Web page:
Analytics inform design decisions, but be wary of becoming overly data driven.
That’s the way Adam Mosseri, product designer at Facebook, describes how the social media giant uses data to make design decisions in his presentation, Data Informed, Not Data Driven, at UX Week 2010. Watch the video below:
But before delving too deeply into how Facebook uses analytics, Mosseri starts with who makes the decisions, or how the decision-making teams are structured. Here’s a rundown of how project teams are structured at Facebook:
- Small teams of six or seven people. “We believe…small teams…are more efficient, and speed is something that’s incredibly important to us,” says Mosseri.
- Decisions are made by these teams. Managers don’t approve their teams’ work, they give feedback and participate in feedback systems. Teams make a decision about their product, pending only the CEO’s approval.
Teams are made up of the following people:
- Product designer. Responsible for visual, interaction, and product design.
- Researcher. Conducts qualitative and quantitative research.
- Engineer(s). Typically one to four engineers per team.
- Product manager. Responsible not just for project managing, but also ensuring products ship on time and product quality.
These teams use and store large amounts of data. “We have about 20 people on the data team: 10 engineers, 10 data scientists,” says Mosseri. “We record about four terabytes of data a day. We invested a lot in the technology to store and query all this data. We have, I believe, about 10 petabytes’ worth of storage, which is an incredible amount.”
Although the investment and use of that data is important to the team, it’s used cautiously to inform decisions.
Optimizing Small-Yet-Critical Interactions
Facebook uses data to optimize workflows and interactions. He gives the example of photo uploading:
…we recently, about two months ago, replaced our photo uploader. To give you a sense of scale, about I believe it’s over 200 million photos are uploaded a day, and a few weeks ago we hit 50 billion photos in the system. That’s a ton of photos. But we thought we could do better; we thought there were problems.”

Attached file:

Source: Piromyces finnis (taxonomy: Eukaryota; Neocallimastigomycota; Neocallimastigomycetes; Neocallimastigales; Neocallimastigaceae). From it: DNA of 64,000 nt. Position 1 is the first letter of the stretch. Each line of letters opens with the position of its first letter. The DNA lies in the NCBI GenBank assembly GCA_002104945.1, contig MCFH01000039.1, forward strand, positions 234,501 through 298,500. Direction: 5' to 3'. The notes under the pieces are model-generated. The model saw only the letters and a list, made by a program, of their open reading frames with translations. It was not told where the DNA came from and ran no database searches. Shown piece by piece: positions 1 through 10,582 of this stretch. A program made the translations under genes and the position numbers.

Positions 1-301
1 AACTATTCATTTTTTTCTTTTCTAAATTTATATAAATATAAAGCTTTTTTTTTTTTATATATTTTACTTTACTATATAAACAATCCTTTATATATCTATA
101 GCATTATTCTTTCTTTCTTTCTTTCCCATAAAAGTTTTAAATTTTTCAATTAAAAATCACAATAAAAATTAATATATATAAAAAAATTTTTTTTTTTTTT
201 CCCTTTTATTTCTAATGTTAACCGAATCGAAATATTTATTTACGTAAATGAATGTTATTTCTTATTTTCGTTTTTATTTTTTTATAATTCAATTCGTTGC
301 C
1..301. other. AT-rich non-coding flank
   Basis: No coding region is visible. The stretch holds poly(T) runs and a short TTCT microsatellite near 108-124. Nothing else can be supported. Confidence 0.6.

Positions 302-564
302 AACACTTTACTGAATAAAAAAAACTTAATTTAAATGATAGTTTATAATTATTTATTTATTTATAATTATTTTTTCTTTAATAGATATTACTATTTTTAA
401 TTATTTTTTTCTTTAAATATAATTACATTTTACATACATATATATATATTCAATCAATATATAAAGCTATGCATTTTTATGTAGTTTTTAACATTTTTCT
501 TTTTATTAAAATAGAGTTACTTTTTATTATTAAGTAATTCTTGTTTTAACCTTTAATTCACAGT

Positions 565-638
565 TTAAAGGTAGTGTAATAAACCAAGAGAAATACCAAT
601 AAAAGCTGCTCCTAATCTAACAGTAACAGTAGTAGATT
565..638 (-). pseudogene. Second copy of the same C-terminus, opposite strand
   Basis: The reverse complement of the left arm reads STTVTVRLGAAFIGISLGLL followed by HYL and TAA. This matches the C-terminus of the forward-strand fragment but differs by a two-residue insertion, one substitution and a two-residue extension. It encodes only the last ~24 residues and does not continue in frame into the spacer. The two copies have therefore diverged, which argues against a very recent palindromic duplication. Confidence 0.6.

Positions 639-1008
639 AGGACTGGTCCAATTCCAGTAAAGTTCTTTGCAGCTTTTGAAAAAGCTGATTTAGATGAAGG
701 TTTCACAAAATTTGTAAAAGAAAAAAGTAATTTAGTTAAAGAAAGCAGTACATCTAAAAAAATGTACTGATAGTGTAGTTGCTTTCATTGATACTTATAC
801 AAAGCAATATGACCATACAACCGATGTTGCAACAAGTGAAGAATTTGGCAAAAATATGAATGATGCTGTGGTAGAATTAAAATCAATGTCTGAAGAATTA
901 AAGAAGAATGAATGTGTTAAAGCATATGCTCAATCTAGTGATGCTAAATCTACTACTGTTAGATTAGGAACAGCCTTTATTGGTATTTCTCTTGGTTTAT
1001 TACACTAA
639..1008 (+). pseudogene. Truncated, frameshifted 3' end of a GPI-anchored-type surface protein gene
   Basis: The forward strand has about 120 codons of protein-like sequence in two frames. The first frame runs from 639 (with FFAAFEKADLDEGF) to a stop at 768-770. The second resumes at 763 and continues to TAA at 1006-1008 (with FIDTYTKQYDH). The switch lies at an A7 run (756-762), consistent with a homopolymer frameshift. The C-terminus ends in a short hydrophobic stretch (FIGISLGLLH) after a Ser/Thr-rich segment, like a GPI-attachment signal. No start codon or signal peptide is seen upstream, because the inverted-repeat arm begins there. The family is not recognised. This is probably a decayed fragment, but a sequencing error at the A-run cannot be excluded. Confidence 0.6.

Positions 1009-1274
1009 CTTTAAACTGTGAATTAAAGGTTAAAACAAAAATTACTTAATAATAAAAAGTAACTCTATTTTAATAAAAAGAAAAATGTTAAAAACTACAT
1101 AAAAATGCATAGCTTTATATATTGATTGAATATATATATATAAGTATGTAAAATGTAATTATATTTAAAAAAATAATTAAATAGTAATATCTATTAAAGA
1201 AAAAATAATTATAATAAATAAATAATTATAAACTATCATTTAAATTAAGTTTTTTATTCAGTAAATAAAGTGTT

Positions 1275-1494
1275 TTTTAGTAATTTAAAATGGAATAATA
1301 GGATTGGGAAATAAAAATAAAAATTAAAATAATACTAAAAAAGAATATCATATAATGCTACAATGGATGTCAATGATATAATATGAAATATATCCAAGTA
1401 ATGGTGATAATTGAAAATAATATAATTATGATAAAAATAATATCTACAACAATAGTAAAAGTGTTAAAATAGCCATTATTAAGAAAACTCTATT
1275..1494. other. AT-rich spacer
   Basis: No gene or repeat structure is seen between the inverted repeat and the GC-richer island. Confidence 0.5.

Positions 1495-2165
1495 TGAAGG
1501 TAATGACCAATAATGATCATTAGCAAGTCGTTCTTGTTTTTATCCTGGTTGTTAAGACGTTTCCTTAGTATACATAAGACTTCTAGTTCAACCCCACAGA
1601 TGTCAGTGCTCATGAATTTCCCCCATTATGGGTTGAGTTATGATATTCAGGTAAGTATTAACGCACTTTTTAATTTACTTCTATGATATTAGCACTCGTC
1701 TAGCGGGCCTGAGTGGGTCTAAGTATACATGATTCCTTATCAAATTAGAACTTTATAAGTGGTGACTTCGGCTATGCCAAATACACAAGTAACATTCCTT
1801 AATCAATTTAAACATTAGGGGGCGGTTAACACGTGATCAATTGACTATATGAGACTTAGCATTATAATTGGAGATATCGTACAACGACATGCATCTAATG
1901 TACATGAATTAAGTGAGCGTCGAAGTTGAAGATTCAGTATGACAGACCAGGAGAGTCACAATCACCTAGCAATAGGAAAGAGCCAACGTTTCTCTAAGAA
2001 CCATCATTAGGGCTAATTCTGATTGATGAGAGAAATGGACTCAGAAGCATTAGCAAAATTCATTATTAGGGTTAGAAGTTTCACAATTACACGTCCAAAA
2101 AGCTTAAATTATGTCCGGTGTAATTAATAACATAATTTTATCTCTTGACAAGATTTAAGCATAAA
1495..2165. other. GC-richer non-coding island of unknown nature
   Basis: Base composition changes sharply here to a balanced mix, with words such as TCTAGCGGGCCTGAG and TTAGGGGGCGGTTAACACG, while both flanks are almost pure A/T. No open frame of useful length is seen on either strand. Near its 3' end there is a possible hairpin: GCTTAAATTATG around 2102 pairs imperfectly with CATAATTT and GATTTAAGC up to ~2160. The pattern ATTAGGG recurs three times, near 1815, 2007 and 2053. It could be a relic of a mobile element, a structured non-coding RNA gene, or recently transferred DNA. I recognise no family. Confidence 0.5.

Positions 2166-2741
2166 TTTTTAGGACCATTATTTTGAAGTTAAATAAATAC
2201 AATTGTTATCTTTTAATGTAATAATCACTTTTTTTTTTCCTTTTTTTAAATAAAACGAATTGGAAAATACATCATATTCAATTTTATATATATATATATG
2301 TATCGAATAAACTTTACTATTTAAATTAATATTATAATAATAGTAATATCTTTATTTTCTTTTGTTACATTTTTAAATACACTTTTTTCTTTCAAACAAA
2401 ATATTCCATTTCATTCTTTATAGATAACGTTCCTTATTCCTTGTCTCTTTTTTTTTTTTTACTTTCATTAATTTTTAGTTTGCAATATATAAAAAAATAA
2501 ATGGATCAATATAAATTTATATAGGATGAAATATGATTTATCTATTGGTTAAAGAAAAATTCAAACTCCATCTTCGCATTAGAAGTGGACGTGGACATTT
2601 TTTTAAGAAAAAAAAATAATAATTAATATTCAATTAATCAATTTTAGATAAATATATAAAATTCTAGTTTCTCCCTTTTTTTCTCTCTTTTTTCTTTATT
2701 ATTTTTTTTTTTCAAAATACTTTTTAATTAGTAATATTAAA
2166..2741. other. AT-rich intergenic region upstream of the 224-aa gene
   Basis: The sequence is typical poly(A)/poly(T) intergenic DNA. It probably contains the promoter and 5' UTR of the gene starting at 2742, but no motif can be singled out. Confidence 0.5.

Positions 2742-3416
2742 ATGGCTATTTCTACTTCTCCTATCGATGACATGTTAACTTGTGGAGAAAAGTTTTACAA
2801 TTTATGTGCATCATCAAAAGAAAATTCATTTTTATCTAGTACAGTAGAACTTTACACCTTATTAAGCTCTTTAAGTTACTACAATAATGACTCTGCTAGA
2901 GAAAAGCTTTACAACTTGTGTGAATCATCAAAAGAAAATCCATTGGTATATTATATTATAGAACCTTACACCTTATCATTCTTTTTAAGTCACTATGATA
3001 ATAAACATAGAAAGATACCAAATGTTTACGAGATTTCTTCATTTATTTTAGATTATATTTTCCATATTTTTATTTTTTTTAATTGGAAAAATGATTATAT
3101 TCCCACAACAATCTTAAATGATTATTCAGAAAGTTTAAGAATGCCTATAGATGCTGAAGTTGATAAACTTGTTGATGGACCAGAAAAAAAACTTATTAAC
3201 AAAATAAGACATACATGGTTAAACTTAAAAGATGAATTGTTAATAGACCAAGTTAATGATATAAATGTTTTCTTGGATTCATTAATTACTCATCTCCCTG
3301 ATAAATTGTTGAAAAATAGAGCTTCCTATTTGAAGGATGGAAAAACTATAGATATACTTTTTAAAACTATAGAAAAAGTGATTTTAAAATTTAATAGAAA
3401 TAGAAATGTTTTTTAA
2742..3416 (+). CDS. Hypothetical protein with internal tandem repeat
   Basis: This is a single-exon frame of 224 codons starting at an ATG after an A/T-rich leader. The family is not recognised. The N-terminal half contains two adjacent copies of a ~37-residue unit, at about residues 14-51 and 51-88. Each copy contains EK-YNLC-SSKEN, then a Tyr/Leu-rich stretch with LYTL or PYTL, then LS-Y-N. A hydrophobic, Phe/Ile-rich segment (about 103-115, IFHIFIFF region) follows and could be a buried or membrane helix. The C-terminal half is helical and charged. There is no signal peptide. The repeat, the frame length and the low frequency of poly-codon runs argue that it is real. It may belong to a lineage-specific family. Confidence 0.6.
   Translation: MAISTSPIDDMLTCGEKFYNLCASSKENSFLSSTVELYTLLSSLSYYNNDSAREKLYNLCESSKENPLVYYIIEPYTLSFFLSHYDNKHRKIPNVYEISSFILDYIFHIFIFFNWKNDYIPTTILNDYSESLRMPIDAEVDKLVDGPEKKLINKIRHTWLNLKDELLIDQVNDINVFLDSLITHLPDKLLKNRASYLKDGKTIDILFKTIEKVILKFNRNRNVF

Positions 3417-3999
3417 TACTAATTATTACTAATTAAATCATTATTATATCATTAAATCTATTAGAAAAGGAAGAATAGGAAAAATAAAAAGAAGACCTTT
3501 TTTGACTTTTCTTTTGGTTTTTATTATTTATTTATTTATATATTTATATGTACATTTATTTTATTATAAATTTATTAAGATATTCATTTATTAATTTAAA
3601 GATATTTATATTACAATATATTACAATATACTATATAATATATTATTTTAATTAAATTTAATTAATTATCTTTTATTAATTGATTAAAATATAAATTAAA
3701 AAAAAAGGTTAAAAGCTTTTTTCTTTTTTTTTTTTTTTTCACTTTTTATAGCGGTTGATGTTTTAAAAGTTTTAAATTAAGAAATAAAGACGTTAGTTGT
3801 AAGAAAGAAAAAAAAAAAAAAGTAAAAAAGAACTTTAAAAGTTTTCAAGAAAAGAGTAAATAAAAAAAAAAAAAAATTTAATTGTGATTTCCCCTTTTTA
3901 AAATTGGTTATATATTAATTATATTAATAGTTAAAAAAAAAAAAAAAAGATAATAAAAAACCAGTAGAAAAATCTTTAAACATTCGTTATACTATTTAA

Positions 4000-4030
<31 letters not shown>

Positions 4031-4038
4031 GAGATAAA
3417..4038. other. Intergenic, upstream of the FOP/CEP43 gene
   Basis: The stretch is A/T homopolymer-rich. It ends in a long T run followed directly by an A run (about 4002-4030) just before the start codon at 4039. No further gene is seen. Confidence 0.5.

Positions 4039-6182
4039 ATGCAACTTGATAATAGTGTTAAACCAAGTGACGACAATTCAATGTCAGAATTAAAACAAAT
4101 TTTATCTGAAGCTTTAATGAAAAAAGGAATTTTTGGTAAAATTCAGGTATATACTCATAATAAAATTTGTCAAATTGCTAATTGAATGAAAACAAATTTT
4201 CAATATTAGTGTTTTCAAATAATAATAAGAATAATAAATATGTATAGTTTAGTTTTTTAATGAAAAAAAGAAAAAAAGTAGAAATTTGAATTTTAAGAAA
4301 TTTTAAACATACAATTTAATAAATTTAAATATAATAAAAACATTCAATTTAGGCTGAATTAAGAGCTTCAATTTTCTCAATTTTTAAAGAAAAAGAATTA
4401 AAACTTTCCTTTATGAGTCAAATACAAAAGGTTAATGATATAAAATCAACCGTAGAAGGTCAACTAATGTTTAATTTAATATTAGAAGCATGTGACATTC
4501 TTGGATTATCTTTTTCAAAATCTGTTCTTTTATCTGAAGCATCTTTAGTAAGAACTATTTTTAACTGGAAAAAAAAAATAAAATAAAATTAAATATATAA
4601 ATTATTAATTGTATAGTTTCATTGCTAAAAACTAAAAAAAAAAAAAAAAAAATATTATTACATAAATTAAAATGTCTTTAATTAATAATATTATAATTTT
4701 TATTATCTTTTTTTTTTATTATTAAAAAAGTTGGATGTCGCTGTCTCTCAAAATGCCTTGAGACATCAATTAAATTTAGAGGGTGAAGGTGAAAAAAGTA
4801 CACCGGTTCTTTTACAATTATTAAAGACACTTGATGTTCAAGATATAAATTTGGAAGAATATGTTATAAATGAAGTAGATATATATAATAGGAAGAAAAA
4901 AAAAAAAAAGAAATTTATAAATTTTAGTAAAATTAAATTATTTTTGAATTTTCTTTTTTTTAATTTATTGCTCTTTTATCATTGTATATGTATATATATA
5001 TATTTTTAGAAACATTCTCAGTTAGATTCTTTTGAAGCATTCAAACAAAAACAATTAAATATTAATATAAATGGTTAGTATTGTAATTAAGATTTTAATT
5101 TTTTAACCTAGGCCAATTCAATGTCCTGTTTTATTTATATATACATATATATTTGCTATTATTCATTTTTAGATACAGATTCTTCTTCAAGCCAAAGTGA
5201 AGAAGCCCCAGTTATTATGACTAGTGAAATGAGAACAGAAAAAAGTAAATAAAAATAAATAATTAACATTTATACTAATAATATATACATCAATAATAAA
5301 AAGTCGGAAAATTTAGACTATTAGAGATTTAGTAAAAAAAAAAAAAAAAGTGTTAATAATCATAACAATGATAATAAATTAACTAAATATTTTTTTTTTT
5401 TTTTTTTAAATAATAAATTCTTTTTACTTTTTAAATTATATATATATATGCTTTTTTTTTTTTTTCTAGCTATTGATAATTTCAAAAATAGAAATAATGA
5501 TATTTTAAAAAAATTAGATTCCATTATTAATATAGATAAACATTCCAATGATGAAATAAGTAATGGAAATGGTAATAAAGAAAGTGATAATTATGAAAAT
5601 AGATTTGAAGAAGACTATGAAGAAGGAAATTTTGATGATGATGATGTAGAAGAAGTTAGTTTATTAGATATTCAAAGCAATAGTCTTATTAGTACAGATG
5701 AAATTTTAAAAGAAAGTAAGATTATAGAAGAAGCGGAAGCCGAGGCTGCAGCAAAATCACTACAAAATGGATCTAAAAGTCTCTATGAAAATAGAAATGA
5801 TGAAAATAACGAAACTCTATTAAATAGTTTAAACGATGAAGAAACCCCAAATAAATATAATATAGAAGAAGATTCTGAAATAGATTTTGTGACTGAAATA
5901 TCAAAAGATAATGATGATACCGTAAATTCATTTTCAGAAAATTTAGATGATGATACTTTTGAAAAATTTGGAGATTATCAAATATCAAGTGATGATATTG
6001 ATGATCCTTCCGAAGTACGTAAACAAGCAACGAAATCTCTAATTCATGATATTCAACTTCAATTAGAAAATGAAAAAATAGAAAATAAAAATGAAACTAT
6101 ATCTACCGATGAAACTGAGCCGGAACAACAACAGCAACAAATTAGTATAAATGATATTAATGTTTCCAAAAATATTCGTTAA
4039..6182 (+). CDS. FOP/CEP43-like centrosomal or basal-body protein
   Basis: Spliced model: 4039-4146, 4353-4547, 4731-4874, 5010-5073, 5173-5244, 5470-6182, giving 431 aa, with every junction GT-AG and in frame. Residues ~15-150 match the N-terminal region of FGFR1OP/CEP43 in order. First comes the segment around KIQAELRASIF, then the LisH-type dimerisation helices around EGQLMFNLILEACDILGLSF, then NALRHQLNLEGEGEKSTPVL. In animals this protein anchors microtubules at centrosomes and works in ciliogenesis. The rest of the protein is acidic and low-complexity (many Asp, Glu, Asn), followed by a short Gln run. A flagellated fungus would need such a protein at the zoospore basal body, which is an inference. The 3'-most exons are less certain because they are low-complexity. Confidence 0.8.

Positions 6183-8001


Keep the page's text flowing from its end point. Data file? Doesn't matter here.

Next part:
The team started with hypothesis generation: users were having trouble uploading photos. It took too many steps. They decided to conduct a waterfall analysis of the uploading experience, which involves analyzing each step of uploading photos to see what occurs. Their findings were as follows:
- Only 57 percent of users select photos, meaning they click “select photos” and find and successfully select their photo files.
- Just 52 percent upload photos, meaning they click the upload button.
- About 42 percent successfully upload.
- Some decide not to upload because it takes too long to load the page.
- Some users don’t have the current version of Flash, which Facebook uses for photo uploading.
About 4 percent are lost to poor load times and glitches — not ideal, but the photo upload success rate has increased in the past couple of months from 34 percent. “…we’re continuously iterating on it, removing bugs, removing pain points, removing steps, etc…This is one of the types of products that are data driven.”
Identify Pain Points
The team found that 85 percent of users selected just one photo for an album, which is not ideal for us or for them. “…we wanted to figure out why, so we took a look at the UI that users used to select photos, and they use…an operating system file selector. We don’t actually have control over this interface…it’s very difficult…to select multiple files.”